From as far back as many of us can remember, we are told that carrots improve our eyesight. However, as we grow up, we start to question whether this is true. Dr Tariq Al-Rawashdeh, a consultant ophthalmologist and vitreo-retinal surgeon at Samaya, clears this question up once and for all, alongside other common puzzles and misunderstandings regarding our eyes.
In our practice we see a lot of confusion, especially regarding glasses. One problem we see frequently is parents coming in and complaining that their child is blinking a lot. After a check-up we find it is because of dryness. This is directly related to something new that has appeared in our lives since 2010 – technology in the form of smartphones, iPads, and tablets. These kids don’t need glasses. They need to get rid of their devices. Dryness has always been an age-related issue, on the skin, mouth, throat, nose, until today. Now we also see it in children’s eyes.
Another problem is air-conditioning, which increases the speed of air inside a room. In a normal atmosphere, the air inside a room moves naturally. Let me give you an example. When you hang a wet shirt out and you place a fan in the same room, because the fan speeds up the air movement in the room the shirt becomes dry quickly. So if I am a child sitting in a room with air-conditioning, and the speed of the air is too high, and I’m focused on something so not blinking as much – this will cause severe dryness to my eyes.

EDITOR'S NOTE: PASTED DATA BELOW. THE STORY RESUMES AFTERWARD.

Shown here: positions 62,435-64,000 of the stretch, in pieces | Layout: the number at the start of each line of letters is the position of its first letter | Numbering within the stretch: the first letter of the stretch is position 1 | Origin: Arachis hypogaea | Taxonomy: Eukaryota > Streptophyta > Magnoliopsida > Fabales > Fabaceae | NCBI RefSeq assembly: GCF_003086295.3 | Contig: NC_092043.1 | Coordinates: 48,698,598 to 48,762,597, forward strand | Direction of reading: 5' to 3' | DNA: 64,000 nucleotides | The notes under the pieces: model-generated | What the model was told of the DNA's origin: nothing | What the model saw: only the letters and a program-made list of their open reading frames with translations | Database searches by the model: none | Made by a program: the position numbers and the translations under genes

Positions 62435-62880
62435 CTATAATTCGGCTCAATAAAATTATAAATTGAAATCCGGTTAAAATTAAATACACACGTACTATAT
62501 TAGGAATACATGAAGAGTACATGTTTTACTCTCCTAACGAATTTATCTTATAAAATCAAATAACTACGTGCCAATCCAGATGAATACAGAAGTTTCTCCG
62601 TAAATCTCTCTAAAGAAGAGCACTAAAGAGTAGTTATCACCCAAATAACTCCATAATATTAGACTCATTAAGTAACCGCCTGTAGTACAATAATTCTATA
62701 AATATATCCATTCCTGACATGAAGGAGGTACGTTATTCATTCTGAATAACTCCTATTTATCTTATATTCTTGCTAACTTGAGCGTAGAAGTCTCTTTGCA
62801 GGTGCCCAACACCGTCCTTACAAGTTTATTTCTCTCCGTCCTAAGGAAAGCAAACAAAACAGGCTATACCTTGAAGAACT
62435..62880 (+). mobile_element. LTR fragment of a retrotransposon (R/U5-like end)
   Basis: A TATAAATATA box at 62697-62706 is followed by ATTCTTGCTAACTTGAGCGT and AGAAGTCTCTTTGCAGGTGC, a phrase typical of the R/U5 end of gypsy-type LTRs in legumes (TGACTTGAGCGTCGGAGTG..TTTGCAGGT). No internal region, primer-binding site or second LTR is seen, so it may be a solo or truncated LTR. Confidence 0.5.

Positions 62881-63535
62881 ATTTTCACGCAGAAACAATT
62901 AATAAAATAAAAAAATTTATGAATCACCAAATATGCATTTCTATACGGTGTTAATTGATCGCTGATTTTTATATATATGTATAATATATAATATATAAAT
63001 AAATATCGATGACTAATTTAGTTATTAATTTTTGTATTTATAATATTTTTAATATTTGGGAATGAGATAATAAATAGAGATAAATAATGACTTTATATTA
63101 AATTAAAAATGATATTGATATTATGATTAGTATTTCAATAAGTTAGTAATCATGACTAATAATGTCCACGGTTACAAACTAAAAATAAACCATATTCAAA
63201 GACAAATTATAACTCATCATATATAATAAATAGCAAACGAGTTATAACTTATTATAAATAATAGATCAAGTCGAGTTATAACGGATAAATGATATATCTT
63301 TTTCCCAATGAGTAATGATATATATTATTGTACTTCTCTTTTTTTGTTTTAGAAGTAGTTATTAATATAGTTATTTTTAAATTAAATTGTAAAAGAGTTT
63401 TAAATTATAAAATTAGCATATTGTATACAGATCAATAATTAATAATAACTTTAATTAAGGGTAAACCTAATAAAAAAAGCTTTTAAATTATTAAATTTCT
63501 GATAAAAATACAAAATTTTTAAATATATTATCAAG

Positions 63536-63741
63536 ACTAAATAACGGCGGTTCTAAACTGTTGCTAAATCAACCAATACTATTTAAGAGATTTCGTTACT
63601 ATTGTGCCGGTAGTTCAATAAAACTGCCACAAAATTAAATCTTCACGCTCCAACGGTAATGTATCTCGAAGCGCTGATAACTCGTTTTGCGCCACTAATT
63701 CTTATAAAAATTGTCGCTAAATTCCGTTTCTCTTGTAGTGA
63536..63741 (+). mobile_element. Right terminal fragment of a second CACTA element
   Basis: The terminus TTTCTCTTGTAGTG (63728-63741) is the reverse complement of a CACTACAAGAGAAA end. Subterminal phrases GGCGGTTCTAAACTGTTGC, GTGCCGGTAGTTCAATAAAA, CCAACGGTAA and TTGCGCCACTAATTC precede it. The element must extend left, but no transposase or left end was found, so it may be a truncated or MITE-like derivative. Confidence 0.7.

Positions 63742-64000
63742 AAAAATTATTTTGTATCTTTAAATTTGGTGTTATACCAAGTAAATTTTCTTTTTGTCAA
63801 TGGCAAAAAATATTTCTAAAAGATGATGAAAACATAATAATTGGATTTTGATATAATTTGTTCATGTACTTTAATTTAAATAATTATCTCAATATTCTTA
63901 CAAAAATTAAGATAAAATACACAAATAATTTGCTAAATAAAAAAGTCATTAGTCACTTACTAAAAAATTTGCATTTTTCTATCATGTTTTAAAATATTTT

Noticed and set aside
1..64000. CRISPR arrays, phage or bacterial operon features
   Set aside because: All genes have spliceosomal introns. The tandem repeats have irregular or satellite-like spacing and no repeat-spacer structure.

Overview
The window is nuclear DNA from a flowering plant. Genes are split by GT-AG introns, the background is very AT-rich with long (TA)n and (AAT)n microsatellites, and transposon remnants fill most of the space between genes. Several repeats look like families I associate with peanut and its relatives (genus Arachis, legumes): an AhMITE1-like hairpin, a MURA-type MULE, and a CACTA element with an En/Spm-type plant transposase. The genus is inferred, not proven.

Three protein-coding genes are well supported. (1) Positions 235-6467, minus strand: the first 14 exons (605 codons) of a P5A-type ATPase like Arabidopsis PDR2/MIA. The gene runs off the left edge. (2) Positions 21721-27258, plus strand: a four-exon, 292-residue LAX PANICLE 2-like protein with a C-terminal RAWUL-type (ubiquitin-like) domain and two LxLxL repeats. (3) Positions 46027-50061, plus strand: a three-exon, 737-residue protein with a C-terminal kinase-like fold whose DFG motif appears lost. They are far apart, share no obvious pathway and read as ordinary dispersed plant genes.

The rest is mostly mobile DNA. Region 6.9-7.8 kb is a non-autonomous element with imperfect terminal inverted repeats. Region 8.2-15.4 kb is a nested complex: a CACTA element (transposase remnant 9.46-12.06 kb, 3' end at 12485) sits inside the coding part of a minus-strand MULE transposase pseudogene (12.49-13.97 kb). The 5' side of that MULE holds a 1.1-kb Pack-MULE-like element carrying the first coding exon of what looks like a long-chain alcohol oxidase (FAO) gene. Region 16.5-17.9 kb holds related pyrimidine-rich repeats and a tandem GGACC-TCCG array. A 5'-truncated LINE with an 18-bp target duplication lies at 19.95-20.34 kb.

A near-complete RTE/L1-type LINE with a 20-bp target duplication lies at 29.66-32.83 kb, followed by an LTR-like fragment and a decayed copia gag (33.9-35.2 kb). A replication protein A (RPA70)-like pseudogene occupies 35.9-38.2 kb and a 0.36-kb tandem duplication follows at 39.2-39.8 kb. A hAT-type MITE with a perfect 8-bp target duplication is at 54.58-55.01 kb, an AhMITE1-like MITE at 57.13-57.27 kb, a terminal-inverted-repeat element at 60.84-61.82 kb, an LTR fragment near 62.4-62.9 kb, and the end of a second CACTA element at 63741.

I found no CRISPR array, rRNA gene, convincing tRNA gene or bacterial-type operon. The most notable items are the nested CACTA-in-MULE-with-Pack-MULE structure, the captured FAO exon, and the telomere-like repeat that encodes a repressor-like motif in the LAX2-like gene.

Dryness exposes the eye to infections. The cells from the immune system in the tear itself are protecting the eye from infections. When the eye is dry, and tears are not there to protect, the eye can easily catch an infection, like bacteria conjunctivitis.
When we focus on any object, we try to reduce our blinking. In normal life, we blink around 15-20 times a minute. In a recent study, people who work with computers and devices frequently were monitored. The researchers discovered that the amount of blinking reduced from 15 and 16 times per minute, to 3 times per minute.
And as regards raw carrots, sorry, but the old tale about them improving eyesight is not strictly true. Yes, Vitamin A is the main food for the retina and carrots are the best source for this amongst fruit and vegetables, but in their raw form they do little good.
The majority of parents give children raw carrots to eat as snacks, and they are not going to get anything from them. It is better to eat carrots with food, because all foods have some fat inside them. When they eat it with food, they will receive a high concentration of Vitamin A. If you eat carrots without cooking them in oil, your body will not absorb the Vitamin A. It is a fat-soluble vitamin, so it has to be cooked in oil or the body will not recognise it.
The oil is not bad for children for two reasons: to cook the carrot, only a small amount of oil is used, plus most youngsters do not suffer from high cholesterol or other oil-related issues. Cooked carrot is therefore much more beneficial and healthy for kids than non-cooked carrot.
Dr Tariq Al-Rawashdeh is a Consultant Ophthalmology and Vitreoretinal Surgeon at Samaya Specialized Center in Abu Dhabi, having received his license from the European Board, and German Board (Facharzt). He has worked in gulf countries for the last seven years.